Walid Shbat, 30, lost his leg after being injured by a barrel bomb in Dara’a, southern Syria. Medical treatment in neighbouring Jordan restored his health and his sense of optimism.

“Thursday 3 December 2015 was a day that will be forever carved in my memory. That was the day I was subjected to a grave injury that fractured my right thigh bone and led to my leg being amputated.

On that Thursday, I learnt that my younger brother had been seriously injured by a projectile, so I hurried to the field hospital where he had been taken.

Ten minutes after I arrived, my brother was carried into a waiting vehicle to be transported to Jordan, as his injuries were complex and medical capacity in the area was limited.

As I stood next to the vehicle, a helicopter hovered in the sky above my head. Moments later, barrel bombs of hate crashed to the ground. The air was filled with shrapnel and one piece penetrated my leg and lodged there, fracturing my right femur.

The doctors in the field hospital were unable to treat my injury, so I was transferred to another field hospital nearby. I remained there a full night, with excruciating pain for company. Painkillers could not silence the pain, which extended across every inch of my body.

The next day, the resident doctor decided to transfer me to Jordan, as medical staff inside Syria were unable to treat me amidst the raging, indiscriminate war.

One hour later, I reached the Jordanian border, from where an ambulance transported me to Ramtha hospital. In the operating theatre, the medical team tirelessly attempted to save my leg, but they could not do it.

On the second day, they tried again, but with the same result. So, with all hopes gone, it was decided that my leg should be amputated.

After the operation, I stayed in hospital for three months, as my condition required follow-up, my wounds needed to be cleaned and my dressings changed. Afterwards, I was transferred to MSF’s clinic in Zaatari camp.


Today, MSF’s facility in Zaatari stands nearly empty despite the growing medical needs at the other side of the Jordanian borders. Photo: Maya Abu Ata

I noticed a great change – a shift in my psychological as well as my physical situation – in Zaatari. I found the familial atmosphere that I had longed for. In Zaatari, I had my space and my freedom, and I reunited with my brother and with the new friends I had made during my stay in Ramtha.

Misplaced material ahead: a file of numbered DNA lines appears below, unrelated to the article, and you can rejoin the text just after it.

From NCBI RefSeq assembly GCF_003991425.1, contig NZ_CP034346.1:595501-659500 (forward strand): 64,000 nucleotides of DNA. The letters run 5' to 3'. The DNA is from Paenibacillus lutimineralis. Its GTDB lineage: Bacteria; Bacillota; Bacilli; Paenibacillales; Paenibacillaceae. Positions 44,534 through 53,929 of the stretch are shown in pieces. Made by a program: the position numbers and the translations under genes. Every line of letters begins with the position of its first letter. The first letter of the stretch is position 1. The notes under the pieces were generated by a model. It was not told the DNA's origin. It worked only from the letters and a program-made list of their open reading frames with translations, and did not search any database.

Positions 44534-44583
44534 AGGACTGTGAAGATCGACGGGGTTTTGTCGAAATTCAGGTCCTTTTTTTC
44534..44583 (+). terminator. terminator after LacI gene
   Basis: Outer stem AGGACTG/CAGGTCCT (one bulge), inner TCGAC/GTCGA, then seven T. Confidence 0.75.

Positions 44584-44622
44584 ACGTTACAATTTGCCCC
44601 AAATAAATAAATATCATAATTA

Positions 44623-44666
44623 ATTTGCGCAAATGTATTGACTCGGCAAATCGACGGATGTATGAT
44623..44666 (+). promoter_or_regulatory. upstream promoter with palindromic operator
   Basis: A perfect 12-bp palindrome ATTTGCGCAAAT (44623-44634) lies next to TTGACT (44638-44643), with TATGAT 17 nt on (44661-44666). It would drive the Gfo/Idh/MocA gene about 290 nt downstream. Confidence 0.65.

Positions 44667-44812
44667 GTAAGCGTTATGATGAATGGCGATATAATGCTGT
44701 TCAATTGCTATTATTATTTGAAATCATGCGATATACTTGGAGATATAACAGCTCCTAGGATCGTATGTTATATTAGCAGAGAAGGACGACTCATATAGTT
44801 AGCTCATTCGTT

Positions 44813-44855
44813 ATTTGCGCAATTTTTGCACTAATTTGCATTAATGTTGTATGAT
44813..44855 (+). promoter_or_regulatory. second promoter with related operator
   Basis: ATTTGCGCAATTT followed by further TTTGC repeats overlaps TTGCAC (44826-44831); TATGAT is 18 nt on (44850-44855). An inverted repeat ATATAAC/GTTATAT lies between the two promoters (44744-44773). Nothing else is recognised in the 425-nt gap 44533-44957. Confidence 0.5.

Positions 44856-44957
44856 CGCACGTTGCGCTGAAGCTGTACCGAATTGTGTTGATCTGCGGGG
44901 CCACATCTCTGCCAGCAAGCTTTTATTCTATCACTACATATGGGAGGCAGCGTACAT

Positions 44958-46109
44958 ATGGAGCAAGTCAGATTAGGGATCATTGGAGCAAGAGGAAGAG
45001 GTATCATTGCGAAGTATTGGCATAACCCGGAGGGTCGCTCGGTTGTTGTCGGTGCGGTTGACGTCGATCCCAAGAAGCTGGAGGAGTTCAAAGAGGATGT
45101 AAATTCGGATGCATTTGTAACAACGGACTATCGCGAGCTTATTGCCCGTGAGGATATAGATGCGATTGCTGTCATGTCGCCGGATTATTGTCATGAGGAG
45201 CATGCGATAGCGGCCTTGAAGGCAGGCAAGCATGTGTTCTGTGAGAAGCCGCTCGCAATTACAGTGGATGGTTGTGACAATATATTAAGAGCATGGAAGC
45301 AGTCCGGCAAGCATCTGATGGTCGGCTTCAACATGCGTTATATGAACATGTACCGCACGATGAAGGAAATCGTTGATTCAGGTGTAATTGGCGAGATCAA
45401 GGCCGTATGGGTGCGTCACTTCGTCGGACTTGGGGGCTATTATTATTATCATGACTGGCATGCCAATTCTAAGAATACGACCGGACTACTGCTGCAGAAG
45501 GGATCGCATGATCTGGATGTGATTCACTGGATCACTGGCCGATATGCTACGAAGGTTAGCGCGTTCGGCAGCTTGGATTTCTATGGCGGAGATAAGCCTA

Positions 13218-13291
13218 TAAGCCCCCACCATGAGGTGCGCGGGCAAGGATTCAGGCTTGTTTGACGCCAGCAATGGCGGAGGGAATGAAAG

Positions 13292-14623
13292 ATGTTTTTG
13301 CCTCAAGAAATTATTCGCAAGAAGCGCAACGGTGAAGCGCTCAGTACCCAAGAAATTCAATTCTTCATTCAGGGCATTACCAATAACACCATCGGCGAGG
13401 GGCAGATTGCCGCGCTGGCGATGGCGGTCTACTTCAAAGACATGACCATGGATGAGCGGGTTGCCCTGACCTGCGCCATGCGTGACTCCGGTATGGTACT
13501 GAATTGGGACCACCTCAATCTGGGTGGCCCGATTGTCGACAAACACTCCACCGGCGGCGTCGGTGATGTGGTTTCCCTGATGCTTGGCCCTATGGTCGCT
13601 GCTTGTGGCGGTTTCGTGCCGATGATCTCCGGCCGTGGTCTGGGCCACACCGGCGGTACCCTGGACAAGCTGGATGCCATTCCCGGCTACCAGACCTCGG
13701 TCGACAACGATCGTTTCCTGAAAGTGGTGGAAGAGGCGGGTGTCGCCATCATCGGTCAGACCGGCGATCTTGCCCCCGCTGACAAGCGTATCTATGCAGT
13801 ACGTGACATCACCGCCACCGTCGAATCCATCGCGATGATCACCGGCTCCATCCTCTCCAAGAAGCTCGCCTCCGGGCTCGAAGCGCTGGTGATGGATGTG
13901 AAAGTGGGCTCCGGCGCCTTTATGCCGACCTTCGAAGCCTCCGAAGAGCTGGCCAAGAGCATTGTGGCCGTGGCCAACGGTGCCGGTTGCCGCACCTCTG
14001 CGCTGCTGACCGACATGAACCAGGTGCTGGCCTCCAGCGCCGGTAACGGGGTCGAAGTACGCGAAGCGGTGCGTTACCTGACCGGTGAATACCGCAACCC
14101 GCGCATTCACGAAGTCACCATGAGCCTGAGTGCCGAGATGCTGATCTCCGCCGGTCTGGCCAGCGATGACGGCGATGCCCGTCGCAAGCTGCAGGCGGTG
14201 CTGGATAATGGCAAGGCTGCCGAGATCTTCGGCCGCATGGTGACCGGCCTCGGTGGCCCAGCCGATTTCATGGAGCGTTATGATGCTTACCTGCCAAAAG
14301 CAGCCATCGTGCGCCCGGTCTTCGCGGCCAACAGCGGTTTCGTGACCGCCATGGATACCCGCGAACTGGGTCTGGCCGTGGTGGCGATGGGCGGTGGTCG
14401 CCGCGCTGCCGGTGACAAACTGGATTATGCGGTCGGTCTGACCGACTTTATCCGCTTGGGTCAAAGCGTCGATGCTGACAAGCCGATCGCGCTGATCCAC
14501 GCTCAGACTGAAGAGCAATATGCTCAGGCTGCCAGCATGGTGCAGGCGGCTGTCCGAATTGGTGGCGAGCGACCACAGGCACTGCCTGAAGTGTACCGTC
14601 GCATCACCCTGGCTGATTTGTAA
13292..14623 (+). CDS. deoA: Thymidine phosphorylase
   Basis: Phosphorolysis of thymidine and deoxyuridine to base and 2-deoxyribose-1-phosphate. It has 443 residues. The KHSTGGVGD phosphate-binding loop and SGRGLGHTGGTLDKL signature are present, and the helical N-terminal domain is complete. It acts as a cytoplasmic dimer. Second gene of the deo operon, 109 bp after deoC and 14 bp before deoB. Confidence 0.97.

The clinic and its medical staff played a major role in the improvements I felt. There were many activities in the clinic that calmed the feelings of exile inside me, and the cruelty and severity of my injury.

My days went by speedily, filled with various activities: making new friends, browsing the internet, corresponding with my family and friends back home in beloved Syria; visiting relatives and friends who were living in Zaatari camp; shopping for essentials.

Soon the day arrived when I had completed my medical treatment and received my prosthesis. It was time for me to go home to Syria.

Despite all that has happened – the cold, brutal injury and the loss of my leg – my time in Zaatari clinic had a major impact on my life.

It showed me what good medical care looks like; it provided me with psychological support and boosted my morale; all of the staff treated me with respect. I am not exaggerating when I say that the place and the people are wonderful.

I consider myself luckier than a lot of other Syrians who have serious injuries but have been unable to reach Jordan for treatment. In Syria, under current conditions, it is impossible to get the kind of medical treatment available in Jordan – particularly since the barbaric and systematic targeting of hospitals, and the drain of medical expertise from the country.

Now I am living once again in my country, looking for a job and adapting to my new condition. Although it is very difficult, life still goes on.

Finally, thank you Jordan and thank you Zaatari clinic. You have left a mark on me that will stay for years to come.”

Find out more about MSF's work in Jordan